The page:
Clear with some high clouds, mostly sunny, and hot
|They're not quite half way repairing My Hill. I want to cry every time I look out the window into my back yard. The rose bed is gone. When I asked the grading contractor where was the trellis for the star jasmine (Trachelospermum jasminoides), he told me it was trashed. The raised bed for my dwarf tangelo was taken apart to allow the Bobcat to maneuver.
It's not much better in front. The French lavender (Lavandula dentata) is buried under a pile of gravel. Dirt has been stacked on the parkway. So far, all the roses in front are intact (with a few broken canes); but I can't soak them with the Bobcat going back and forth.
All I can do in my garden now is pour water on the potted plants, all of which have been moved onto the patio. I can't even reach some of the pots. Instead, I turn the hose up high and water the pots from a distance. I also have to hand-water the tangelo.
Today, I picked four peaches. At least something is unchanged.
It's official. This was the driest rain-year in southern California since record-keeping began. (West of the Rocky Mountains, most rain falls in the winter. Thus, rain years are reckoned from July to June or (by some agencies) from October to September.) Los Angeles had 3.21 inches since July 2006. Fortunately, California's reservoirs still have adequate reserves, with several near or above their average amounts of water in storage.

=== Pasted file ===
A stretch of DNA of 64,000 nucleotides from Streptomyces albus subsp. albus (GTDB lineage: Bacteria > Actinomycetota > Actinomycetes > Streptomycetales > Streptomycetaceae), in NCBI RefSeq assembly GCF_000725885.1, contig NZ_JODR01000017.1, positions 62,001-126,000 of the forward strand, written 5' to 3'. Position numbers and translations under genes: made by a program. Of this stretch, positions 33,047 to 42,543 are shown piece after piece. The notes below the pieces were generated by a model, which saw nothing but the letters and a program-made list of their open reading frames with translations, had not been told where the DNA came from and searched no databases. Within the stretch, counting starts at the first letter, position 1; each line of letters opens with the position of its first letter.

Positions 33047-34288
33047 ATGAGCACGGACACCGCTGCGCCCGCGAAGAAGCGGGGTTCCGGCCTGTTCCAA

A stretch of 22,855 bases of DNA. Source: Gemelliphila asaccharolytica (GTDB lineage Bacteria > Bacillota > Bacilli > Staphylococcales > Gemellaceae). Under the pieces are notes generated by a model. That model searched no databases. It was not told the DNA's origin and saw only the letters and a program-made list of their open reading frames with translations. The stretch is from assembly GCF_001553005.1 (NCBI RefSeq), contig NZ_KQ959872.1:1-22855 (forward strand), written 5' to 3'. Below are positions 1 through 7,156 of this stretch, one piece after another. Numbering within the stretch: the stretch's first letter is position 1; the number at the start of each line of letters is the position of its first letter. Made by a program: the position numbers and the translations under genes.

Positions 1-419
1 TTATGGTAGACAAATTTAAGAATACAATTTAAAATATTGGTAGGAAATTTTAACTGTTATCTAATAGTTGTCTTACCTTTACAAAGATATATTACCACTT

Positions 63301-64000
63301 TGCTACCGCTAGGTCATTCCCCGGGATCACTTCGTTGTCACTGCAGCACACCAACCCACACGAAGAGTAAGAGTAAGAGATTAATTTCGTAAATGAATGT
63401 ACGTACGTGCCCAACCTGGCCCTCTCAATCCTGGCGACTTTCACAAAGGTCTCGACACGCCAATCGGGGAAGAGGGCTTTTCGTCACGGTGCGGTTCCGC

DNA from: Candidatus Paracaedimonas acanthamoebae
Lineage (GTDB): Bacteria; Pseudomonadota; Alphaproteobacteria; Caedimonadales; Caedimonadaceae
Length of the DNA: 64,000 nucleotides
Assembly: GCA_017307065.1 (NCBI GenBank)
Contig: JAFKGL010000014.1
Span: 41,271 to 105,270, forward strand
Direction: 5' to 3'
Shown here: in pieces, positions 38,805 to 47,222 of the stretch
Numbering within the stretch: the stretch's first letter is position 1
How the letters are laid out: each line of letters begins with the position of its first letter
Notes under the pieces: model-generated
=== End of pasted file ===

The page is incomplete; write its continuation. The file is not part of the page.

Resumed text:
Weather data are from the Cheesebro (CHE) weather station, a little less than 1.2 miles ENE of my house.
The high temperature (°F) is daytime for the indicated date; the low temperature (°F) is for the night ending on that date.
The relative humidity is at noon. (In my garden, it is likely higher than reported, a result of regular irrigation.)
Wind speeds (mph) are average (not peak) low and high, midnight to midnight (subject to later correction for diary entries posted before then end of the day).
Rain is in inches. Rain amounts are omitted after 60 consecutive days elapse without any measurable amount.
Season is the cumulative amount of rainfall since the start of the current rainy season, which began on 2 Oct 2006 with the first measurable rain, until noon on the indicated date.
Week is the cumulative amount of rainfall from noon seven days ago until noon of the indicated date. If no rain fell in that period, Days since last is reported.
Characterization of the weather (e.g., Clear, sunny, and warm) is purely subjective; for example, "warm" might occur with higher temperatures than "hot" if the former occurs with lower humidity and more breezes than the latter.
The signature line I use when writing messages about my garden includes the following:
Main gardening page
Current month's diary page